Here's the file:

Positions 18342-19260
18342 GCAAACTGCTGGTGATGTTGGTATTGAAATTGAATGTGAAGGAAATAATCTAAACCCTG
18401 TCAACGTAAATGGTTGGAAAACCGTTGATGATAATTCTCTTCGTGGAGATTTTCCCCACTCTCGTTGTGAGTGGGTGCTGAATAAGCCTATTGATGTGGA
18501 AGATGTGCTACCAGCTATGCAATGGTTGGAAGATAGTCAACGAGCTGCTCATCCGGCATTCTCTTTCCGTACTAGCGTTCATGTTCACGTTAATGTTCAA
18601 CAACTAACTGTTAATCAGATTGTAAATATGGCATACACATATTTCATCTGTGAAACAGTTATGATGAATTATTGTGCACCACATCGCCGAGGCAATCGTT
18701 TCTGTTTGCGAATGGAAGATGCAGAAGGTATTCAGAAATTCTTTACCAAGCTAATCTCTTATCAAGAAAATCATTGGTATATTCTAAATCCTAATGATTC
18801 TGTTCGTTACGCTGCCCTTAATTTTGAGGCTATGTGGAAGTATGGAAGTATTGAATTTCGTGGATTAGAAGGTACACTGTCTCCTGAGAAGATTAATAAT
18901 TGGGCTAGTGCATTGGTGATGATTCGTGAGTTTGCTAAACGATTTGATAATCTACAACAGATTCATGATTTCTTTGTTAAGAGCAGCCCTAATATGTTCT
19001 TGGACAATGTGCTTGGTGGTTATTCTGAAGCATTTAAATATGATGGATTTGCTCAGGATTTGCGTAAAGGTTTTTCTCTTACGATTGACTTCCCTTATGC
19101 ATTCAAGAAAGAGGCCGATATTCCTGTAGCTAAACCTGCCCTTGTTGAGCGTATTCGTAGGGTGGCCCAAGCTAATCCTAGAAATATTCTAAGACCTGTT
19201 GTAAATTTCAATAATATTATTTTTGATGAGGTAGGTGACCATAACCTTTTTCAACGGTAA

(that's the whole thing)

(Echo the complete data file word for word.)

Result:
Positions 18342-19260
18342 GCAAACTGCTGGTGATGTTGGTATTGAAATTGAATGTGAAGGAAATAATCTAAACCCTG
18401 TCAACGTAAATGGTTGGAAAACCGTTGATGATAATTCTCTTCGTGGAGATTTTCCCCACTCTCGTTGTGAGTGGGTGCTGAATAAGCCTATTGATGTGGA
18501 AGATGTGCTACCAGCTATGCAATGGTTGGAAGATAGTCAACGAGCTGCTCATCCGGCATTCTCTTTCCGTACTAGCGTTCATGTTCACGTTAATGTTCAA
18601 CAACTAACTGTTAATCAGATTGTAAATATGGCATACACATATTTCATCTGTGAAACAGTTATGATGAATTATTGTGCACCACATCGCCGAGGCAATCGTT
18701 TCTGTTTGCGAATGGAAGATGCAGAAGGTATTCAGAAATTCTTTACCAAGCTAATCTCTTATCAAGAAAATCATTGGTATATTCTAAATCCTAATGATTC
18801 TGTTCGTTACGCTGCCCTTAATTTTGAGGCTATGTGGAAGTATGGAAGTATTGAATTTCGTGGATTAGAAGGTACACTGTCTCCTGAGAAGATTAATAAT
18901 TGGGCTAGTGCATTGGTGATGATTCGTGAGTTTGCTAAACGATTTGATAATCTACAACAGATTCATGATTTCTTTGTTAAGAGCAGCCCTAATATGTTCT
19001 TGGACAATGTGCTTGGTGGTTATTCTGAAGCATTTAAATATGATGGATTTGCTCAGGATTTGCGTAAAGGTTTTTCTCTTACGATTGACTTCCCTTATGC
19101 ATTCAAGAAAGAGGCCGATATTCCTGTAGCTAAACCTGCCCTTGTTGAGCGTATTCGTAGGGTGGCCCAAGCTAATCCTAGAAATATTCTAAGACCTGTT
19201 GTAAATTTCAATAATATTATTTTTGATGAGGTAGGTGACCATAACCTTTTTCAACGGTAA